Mazid points out that all organizations are different and have different purposes and methods of conducting social media communication. However, it remains that the benefits of dialogic communication for public relations are well document and nevertheless many organizations do not work strategically to be dialogic. He concludes that public relations staff and organizational management alike need to agree on the purpose and intended organizational benefit of social media to achieve success.

“When both PR professionals and management personnel acknowledge dialogue as the essence of their public relations, then organizations can reap the benefits of creating collaborative and mutual spaces on social media,” Mazid writes in the article’s conclusion.


Professors Spring, Yang Publish Journal Article About Ethnic Diversity and Creativity

Assistant professors Robin Spring and Fang Yang have co-authored the article “Pro Tips for Advertising Educators:  How Ethnic Diversity Can Solve Creative Problems” published in the current issue of the Journal of Advertising Education.

“Racially insensitive advertising continues to offend large segments of consumers,” they write in their article. “Ethnic diversity in the advertising industry could be a solution.”

In their research, Spring and Yang conducted depth interviews with 17 advertising professionals representing different ethnicities, genders and professional advertising roles. Three themes regarding the benefits of diversity on advertising teams emerged: 1) innovation and creativity are enhanced, 2) a diverse team has a better understanding of human stories that make up so much advertising content, and 3) a diverse work environment is good for talent retention.

Given this, the questions in the study addressed why there is still a problem of lack of diversity and culturally insensitive ads. Participants were mixed about whether there is a “pipeline” problem in which new advertising professionals come from the same sources. But a lack of mentoring of minority employees and an unconscious bias were commonly sited as problems within the advertising industry.

As a result of the study, Spring and Yang offered suggestions to the industry professionals and to advertising educators. For professionals, the biggest suggestions were more intentionally raising minority interest in the advertising industry and for the top managers at companies and agencies to make diversity a priority.

To educators, based on the comments of respondents, Spring and Yang stress an emphasis on liberal arts education, including the social role and impact of advertising, as well as strong preparation in advertising skills and experience in teamwork and collaboration.

“Learning from mistakes to find a path forward will not only alleviate cultural insults but also celebrate the multicultural world in which we live,” Spring and Yang write in the conclusion of their article. “Advertising is a reflection of society; the reflection must be authentic.”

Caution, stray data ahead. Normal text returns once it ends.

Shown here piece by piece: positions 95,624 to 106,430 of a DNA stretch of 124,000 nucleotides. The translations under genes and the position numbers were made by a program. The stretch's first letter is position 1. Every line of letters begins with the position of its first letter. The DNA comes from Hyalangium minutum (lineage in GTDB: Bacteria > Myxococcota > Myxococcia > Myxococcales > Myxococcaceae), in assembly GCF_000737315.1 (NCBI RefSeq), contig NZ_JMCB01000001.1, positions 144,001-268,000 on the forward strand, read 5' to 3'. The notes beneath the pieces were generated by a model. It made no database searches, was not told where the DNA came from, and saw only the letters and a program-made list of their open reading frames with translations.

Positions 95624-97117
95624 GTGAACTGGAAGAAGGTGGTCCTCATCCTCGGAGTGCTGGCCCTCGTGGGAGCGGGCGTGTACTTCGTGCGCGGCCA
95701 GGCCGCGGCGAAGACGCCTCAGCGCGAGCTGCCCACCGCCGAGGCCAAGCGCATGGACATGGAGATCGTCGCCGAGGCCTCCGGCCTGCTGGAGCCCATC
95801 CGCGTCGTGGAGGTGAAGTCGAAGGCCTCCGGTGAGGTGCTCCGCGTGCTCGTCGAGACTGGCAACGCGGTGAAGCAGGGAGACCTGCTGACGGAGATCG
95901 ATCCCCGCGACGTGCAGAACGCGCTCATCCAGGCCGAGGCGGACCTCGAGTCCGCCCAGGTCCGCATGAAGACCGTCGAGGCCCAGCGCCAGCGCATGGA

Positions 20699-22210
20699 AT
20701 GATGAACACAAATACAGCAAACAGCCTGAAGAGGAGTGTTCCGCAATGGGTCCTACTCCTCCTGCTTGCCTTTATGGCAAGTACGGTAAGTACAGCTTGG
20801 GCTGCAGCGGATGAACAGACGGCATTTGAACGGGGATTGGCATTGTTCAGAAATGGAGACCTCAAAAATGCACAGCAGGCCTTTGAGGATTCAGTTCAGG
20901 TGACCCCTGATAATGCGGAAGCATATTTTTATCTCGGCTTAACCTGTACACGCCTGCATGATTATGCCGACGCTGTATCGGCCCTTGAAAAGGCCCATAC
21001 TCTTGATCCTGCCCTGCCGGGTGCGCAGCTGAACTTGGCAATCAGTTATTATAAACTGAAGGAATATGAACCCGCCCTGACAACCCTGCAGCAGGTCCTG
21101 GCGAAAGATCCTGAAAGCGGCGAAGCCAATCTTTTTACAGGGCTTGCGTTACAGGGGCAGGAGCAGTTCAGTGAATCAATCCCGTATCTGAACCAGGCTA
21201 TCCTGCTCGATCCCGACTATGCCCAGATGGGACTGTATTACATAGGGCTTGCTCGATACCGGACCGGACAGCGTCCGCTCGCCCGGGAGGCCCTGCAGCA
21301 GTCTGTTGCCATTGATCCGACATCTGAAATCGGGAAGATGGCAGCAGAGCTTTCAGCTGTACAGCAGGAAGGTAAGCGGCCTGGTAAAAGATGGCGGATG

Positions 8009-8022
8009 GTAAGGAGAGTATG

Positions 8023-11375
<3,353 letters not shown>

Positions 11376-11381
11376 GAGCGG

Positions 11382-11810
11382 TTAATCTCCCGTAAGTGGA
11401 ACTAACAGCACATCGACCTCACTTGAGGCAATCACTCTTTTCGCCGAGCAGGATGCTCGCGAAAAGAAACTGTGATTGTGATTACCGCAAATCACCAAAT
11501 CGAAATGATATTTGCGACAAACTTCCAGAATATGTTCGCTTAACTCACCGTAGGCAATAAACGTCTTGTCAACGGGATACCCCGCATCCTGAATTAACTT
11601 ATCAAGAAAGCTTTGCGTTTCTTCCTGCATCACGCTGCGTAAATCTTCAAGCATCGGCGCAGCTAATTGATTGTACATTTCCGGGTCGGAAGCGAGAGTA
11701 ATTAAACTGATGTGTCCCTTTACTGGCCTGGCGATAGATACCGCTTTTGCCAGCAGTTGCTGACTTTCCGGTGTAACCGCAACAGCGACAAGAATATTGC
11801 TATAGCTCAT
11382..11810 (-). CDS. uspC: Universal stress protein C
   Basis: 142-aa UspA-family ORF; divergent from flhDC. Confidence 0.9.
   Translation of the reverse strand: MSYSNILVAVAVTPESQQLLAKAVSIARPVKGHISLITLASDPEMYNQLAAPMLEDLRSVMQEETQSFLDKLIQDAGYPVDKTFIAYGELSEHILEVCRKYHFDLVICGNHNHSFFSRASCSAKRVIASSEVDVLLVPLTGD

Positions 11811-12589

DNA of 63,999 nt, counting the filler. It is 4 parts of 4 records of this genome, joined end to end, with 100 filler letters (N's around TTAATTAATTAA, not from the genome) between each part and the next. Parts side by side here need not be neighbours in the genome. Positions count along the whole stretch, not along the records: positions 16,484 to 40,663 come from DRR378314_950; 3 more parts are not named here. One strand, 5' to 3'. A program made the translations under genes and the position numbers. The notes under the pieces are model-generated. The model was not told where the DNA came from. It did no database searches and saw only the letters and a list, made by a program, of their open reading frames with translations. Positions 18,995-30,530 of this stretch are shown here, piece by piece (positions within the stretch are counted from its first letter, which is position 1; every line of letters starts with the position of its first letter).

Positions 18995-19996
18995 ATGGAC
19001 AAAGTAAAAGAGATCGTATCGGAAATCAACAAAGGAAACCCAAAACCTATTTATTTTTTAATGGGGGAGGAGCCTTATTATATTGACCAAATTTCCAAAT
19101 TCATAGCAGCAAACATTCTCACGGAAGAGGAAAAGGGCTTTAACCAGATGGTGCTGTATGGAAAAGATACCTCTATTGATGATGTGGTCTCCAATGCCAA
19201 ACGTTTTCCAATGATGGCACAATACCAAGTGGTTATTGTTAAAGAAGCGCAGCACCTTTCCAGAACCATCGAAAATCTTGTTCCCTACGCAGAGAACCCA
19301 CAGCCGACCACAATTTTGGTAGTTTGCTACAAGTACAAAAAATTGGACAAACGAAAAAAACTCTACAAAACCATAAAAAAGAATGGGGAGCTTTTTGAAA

Professor Mazid Presents on Big Data and Politics

Imran Mazid presents on elections and social media at the GVSU Big Data Mini Symposium.

Imrad Mazid, assistant professor of Advertising and Public Relations, gave a presentation  October 31 about big data and politics at the GVSU Big Data Mini Symposium. The event was held at GVSU’s Johnson Center and was part of Big Data Month at GVSU.

After reviewing what “big data” is, its characteristics and challenges, Mazid spoke about big data in particular with regard to political elections.

“Some studies reported a positive relationships between the Internet use and political knowledge, political participation and civic engagement,” Mazid said. “However, other studies illuminated a negative impact of the Internet on political participation.”

Mazid also mentioned that in some cases, such as politics, social media is “setting the agenda” for the news media, instead of the traditional function of journalists setting the agenda for public discourse for society at large. In addition, political activism and mobilization on line, e-campaigning, and predicting policy positions are new uses of big data in the political realm.

Finally, Mazid, who is currently doing a research project on election forecasting and social media, said this use of big data is in its infancy. He said the current methods of predicting election outcomes with data rely on a computational approach or sentiment analysis of content on social media. He told the group at the symposium that both approaches have their flaws.

“First, these methods are not really predictions but rather post hoc analyses,” he explained. “Second, almost each study has developed its own tool for sentiment analysis or machine learning and its own technique on how to count mentions. The accuracy of the prediction should be evaluated against a clear and coherent indicator of success.”

Mazid hopes to present or publish his current study results in the next year. He also envisions starting a political campaign consultancy managed by students.